More men (35%) are unaware of the Equal Pay Act – enforced almost 50 years ago – than their female counterparts (33%), according to a survey by gender equality campaigners the Fawcett Society and law charity YESS Law.
The research comes one day before Equal Pay Day, the point in which women effectively start to work for free for the rest of the year.
On average, 52% of workers said believe their managers would react negatively to more openness on the subject, while 30% say their contract prohibits them from talking about wages with colleagues.
More than half of women (53%), and 47% of men would be uncomfortable talking about their wages with a colleague, while 60% of workers were unaware of their legal right to do so if concerned over pay discrimination.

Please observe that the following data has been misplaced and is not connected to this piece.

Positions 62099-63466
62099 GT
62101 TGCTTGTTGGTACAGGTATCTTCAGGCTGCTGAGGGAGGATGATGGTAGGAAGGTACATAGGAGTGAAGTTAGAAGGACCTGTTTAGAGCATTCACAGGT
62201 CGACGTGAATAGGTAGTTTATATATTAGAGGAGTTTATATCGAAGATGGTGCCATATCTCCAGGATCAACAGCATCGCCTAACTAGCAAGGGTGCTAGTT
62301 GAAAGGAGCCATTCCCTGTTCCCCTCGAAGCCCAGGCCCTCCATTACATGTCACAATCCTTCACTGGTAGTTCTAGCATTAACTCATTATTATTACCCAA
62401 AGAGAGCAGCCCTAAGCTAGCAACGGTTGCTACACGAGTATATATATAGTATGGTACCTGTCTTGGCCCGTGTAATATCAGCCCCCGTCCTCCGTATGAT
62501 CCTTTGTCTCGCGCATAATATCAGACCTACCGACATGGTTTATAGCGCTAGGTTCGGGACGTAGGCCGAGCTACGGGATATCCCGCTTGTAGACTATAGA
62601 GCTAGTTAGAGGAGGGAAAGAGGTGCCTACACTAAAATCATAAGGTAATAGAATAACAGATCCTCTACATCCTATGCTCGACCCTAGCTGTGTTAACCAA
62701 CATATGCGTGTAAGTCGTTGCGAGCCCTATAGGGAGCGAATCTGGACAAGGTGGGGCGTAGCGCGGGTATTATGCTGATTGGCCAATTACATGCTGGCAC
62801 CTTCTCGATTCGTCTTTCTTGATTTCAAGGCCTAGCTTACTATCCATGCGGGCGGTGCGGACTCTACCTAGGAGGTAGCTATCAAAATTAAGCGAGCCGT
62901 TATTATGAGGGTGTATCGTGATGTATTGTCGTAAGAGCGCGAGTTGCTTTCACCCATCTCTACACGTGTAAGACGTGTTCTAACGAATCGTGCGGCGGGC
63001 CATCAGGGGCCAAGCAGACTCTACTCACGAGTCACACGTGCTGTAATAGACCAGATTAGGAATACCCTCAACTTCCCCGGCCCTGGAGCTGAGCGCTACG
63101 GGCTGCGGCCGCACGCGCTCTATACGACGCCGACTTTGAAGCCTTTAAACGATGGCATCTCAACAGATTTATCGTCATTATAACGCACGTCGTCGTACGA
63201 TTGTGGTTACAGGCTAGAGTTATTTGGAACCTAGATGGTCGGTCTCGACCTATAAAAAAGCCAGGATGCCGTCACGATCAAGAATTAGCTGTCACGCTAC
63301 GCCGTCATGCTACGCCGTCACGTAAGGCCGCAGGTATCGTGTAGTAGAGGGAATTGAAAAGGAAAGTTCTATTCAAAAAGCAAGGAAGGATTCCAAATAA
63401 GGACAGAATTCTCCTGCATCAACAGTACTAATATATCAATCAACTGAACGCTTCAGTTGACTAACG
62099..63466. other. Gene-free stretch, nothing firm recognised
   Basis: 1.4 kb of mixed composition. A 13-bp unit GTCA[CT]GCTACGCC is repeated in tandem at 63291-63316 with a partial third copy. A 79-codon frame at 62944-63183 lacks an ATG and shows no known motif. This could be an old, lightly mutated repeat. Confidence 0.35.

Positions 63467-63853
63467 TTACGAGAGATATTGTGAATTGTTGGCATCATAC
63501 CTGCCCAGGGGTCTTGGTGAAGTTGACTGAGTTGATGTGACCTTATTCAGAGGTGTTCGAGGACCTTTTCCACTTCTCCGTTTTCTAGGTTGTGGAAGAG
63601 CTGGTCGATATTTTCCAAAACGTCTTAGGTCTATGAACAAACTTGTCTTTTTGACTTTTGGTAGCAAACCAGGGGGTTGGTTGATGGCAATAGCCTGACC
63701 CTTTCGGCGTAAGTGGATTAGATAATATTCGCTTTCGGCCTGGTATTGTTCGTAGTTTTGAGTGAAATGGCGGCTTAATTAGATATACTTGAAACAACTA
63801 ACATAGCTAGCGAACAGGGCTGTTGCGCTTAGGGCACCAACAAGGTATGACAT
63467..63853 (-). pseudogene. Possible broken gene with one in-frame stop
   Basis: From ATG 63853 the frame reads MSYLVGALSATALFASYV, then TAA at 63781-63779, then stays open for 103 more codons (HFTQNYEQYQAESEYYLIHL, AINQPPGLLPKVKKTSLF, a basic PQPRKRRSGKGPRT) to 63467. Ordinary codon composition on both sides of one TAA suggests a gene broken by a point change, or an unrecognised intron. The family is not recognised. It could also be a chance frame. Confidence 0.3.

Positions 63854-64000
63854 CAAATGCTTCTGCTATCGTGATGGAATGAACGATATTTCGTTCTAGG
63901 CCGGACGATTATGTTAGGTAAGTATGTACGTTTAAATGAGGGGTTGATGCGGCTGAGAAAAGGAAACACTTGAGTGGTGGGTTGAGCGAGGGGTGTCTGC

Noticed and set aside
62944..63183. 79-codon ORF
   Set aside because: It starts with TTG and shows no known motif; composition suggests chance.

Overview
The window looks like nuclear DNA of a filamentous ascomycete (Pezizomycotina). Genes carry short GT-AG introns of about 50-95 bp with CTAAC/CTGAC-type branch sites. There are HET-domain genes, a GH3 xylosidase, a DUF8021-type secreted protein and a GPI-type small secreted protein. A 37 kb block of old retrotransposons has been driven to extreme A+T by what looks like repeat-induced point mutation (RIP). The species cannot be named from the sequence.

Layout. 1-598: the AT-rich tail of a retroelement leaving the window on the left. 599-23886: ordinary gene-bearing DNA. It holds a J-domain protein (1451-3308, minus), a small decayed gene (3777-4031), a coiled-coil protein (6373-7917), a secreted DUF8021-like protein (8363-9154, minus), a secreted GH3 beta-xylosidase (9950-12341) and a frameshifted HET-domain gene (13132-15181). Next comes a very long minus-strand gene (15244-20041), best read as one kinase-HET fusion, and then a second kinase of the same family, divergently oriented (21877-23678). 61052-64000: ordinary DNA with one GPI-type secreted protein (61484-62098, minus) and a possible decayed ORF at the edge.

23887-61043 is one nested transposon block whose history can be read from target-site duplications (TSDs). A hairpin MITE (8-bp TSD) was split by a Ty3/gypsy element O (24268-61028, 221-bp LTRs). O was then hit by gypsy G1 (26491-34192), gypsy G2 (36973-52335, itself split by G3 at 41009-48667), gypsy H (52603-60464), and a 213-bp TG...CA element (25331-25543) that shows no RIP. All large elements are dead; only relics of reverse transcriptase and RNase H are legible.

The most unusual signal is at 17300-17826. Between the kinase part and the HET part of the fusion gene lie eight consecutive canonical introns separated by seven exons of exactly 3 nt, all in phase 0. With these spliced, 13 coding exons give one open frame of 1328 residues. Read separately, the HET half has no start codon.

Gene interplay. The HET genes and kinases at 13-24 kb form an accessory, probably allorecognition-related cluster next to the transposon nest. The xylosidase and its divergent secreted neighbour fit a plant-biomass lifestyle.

“In workplaces all over the country, pay discrimination is able to thrive and is more common than people realise because of a culture of pay secrecy which persist,” said Sam Smethers, CEO of the Fawcett Society.
However the figure varied slightly between men (38%) and women (26%) when it came to an awareness of the right to discuss pay over concerns of gender discrimination.
“People do not know their basic rights and do not know what their colleagues earn,” Smethers said.
On average 50% would share pay information with a colleague they did not know very well if they thought they might be experiencing discrimination.
This jumps to 62% of women and 57% of men if they knew this colleague well.